By Josie Rubio
For 2015, though, we thought, who better to give advice for sticking with a workout routine than people who once hated exercise — and now can’t imagine their lives without it?
The stories of these six people are different. Some cried in gym class and were picked very last for teams. Others were athletes as teenagers, but found themselves overweight, sedentary adults. But they all have one thing in common: Once they started moving, they found workouts that they actually enjoyed, and now, they honestly look forward to hitting the running trail, unrolling yoga mats, clipping into cycling shoes or entering the boxing ring. Exercise even had surprising benefits outside of physical fitness, whether it’s getting through anxiety issues, dealing with cancer treatment or keeping up with an energetic 3-year-old.
To read the full stories about how these exercise haters became fitness lovers, click on their names. If these former exercise haters changed their attitude about working out, you can too!
As a teenager, Javier Leiva played tournament tennis. By the time he reached his 30s, he says, “I was spending my days in front of a computer, I barely left home and my longest walk was from the office to the kitchen.” Overweight and depressed, he started with simple daily walks at the urging of his wife. Now he runs charity races. His advice to exercise-haters: “Just start to do it and do not push yourself too much. Go step by step, and enjoy yourself.”
Josie Rubio was always the very last kid picked for teams in gym class. Once she no longer had to take P.E and could work out on her own terms, she turned her attitude around with a step and a VHS tape. Recently sidelined for more than a year by a cancer diagnosis, she credits lessons she learned from working out for helping her to get through treatment, and she now has a new appreciation for being able to exercise. Her advice to exercise-haters: “It’s tough to find the motivation to do something, especially when you don’t like it. But I really feel like anyone could learn to enjoy working out, as long as you find the right thing. I’m still no good at team sports. I was on a softball team in college, and I would use the mitt to shield my head every time the ball got near me. I would still be last-picked for any team sport. I don’t enjoy running. But I found so many things that I do enjoy doing — the elliptical while listening to music, yoga, boot camp classes. I didn’t hate exercise, but I had hated the exercise that I had been forced to do in phys ed classes. Just get out there and get moving and you’ll be pleasantly surprised when you find something that you like, and you start to experience the physical and mental changes that come along with it.”
Mike Meyers still has the Presidential Physical Fitness Award he won when he was 11 years old. Physical activity was fun, until he was 14 and lost interest in exercise and sports. Naturally athletic, he felt like he didn’t need to put in any effort. After college, he was stressed out, 50 pounds heavier and dealing with panic attacks and anxiety issues. One day, he decided to take a walk that would be the first steps to changing his life. His advice to exercise-haters: “Search for an exercise routine that feels more like an escape than a burden. And focus on developing good health rather than the perfect abs.”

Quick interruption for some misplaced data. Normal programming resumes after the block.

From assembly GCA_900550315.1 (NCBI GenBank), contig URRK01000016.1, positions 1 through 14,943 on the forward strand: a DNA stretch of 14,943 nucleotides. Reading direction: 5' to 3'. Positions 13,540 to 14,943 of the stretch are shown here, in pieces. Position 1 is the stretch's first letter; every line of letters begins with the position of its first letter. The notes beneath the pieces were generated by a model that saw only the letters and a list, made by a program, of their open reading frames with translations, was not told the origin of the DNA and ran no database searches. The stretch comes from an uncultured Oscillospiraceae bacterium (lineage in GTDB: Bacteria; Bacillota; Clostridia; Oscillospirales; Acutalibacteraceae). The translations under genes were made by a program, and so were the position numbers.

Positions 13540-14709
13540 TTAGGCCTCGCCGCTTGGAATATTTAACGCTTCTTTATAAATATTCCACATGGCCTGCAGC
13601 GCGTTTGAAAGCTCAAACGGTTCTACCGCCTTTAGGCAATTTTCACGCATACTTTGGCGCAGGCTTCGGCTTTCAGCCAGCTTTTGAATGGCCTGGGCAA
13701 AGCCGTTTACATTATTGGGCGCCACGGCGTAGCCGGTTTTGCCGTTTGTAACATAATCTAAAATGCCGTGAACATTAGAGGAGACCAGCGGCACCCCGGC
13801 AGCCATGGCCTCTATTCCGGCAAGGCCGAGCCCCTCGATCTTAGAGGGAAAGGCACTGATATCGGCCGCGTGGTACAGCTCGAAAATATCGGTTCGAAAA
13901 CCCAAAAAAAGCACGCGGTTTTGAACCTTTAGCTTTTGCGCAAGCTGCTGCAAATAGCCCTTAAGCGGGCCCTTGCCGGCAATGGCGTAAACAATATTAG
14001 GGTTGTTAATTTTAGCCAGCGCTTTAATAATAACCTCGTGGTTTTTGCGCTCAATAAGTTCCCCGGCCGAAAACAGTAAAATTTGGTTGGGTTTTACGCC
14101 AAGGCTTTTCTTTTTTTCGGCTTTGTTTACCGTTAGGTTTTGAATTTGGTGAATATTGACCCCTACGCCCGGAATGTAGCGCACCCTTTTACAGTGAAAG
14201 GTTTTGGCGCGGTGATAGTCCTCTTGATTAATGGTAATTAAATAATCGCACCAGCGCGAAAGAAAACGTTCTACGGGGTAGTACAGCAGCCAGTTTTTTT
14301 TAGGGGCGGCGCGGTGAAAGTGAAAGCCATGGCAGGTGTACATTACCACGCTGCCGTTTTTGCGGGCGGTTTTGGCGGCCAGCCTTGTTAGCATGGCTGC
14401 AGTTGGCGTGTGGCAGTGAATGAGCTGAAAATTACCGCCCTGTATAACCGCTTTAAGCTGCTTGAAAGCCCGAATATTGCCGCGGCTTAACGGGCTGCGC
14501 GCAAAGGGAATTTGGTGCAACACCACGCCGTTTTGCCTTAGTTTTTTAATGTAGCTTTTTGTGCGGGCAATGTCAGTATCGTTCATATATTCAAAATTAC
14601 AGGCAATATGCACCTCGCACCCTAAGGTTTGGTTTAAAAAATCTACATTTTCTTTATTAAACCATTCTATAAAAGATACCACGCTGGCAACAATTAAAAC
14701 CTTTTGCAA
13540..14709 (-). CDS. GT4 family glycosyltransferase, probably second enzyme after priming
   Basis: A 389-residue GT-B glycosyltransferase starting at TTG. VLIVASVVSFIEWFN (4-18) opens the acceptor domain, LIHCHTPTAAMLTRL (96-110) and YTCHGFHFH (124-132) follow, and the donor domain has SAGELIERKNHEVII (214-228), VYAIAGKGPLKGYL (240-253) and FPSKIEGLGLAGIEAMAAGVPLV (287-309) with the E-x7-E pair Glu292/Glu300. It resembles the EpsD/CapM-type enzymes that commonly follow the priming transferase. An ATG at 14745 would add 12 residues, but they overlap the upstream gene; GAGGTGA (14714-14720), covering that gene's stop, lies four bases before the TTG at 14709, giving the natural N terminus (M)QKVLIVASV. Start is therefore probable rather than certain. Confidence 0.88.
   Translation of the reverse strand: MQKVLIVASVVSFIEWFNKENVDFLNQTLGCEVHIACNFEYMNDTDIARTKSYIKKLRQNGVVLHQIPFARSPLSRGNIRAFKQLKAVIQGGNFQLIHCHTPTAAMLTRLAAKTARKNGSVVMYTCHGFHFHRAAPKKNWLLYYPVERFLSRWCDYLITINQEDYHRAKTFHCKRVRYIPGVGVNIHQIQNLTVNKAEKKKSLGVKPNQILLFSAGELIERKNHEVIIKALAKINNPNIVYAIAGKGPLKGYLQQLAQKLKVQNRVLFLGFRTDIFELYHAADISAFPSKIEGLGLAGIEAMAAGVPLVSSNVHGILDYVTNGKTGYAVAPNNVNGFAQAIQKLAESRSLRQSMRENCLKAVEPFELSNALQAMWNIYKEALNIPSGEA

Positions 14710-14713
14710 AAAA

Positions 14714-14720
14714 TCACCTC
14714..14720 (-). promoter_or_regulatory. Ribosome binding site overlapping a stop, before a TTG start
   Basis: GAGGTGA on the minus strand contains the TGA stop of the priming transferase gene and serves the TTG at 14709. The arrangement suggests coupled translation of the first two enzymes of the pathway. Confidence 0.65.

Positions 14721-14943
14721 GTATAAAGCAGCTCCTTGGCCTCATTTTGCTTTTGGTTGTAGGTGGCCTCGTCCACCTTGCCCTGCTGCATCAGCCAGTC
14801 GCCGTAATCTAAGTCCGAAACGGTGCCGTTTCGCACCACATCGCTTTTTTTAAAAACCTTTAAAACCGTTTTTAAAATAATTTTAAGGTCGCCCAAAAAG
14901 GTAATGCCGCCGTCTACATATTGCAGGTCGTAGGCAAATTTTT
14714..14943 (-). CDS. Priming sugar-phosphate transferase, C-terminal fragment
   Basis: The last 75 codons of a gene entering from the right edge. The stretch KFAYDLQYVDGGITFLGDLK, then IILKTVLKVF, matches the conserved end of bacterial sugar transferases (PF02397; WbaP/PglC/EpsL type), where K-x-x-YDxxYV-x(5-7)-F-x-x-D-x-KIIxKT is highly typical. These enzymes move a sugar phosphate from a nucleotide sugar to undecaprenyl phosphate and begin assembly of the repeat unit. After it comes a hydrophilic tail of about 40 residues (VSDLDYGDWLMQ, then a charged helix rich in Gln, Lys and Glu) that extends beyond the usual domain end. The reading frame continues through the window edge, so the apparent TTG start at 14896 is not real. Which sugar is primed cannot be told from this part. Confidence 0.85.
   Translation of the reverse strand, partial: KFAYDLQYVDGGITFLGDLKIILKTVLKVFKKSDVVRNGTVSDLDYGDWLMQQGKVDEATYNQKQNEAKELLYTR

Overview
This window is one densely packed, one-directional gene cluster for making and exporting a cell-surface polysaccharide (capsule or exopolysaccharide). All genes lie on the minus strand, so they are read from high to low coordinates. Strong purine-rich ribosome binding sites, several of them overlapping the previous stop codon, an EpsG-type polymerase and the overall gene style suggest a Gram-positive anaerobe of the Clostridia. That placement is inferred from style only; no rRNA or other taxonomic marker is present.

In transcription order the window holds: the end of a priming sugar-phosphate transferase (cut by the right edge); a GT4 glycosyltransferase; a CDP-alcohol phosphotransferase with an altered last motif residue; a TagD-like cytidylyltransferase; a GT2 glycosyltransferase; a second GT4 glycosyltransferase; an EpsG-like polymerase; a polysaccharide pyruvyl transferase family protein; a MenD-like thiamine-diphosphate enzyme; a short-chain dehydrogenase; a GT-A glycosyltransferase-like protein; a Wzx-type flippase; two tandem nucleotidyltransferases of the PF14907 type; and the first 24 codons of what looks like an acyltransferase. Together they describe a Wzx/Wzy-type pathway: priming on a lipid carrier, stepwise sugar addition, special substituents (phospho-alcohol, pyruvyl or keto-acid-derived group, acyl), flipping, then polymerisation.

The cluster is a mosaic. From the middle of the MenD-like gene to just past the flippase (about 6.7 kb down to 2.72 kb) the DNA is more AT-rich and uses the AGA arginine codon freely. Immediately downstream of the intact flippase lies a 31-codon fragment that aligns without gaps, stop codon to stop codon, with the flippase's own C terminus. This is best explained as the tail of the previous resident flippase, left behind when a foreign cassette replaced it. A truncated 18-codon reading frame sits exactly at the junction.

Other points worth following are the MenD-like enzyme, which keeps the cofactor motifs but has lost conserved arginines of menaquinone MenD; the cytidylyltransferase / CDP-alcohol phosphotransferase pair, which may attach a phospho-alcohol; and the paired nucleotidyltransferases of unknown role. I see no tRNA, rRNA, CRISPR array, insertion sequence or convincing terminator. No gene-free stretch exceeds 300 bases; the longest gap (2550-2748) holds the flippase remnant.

Pam Slater had tried to work out on and off for years to lose weight, but she says exercise was “a secret thing I was doing to get skinny.” Once she changed her mindset and made working out a part of her life, she discovered that she loves indoor cycling and participates in challenges to raise money for charity. Working out helps her to be an energetic, fun mom to her 3-year-old. Her advice to exercise-haters: "Start with something you like. Never skip a day and do something for at least 20 minutes."
Once Mark Gilleran joined the workforce in his 20s, his physical activity—which included cycling, swimming and rugby—ground to a halt. When he stepped on the scales 14 years later, he realized he’d gone from 180 pounds at 22 to more than 300 pounds at 35. He started running and cycling again, and he says, “I now can't imagine my life without exercise.” His advice to exercise-haters: “One: Pick something other than weight loss or shape change as a goal. Progress becomes much easier to track and motivation tends not to wane as quickly. Two: Once you start exercising, don't try to eliminate all the ‘bad’ stuff from your life at the same time. Phase them out over the days weeks and months. Despite what we may tell ourselves, we are creatures of habit. Too many simultaneous changes sees us quickly revert to the old routine which, more often than not, does not include exercise.”
As a child, Kiesha Jenkins-Duffy cried in gym class, because she was discouraged and would have rather been reading a book. Several years ago, she decided to join some friends at their boxing classes and realized she had a natural skill and found hitting things cathartic. To exercise-haters, she says: “I feel you. Exercise sucks when you don’t feel like you're good at anything, especially if you have perfectionist tendencies like me. But if you have the means, I'd recommend trying every sort of activity you can. There's no shame in trying something out and deciding it's not for you. Hopefully you can find something that you just really enjoy, and that thing might be something you never thought you'd like. I’m a big ol’ pacifist who’s never hit anyone in my life. I never thought I’d enjoy attempting to punch people, but in the context of sport, I love it so much that I can’t believe it. Get out of your comfort zone. You never know what crazy thing may turn out to be a perfect match for you.”
What might help you overcome a dislike of exercise? What would make it more fun, interesting, and motivating?
2015 photo by Sondem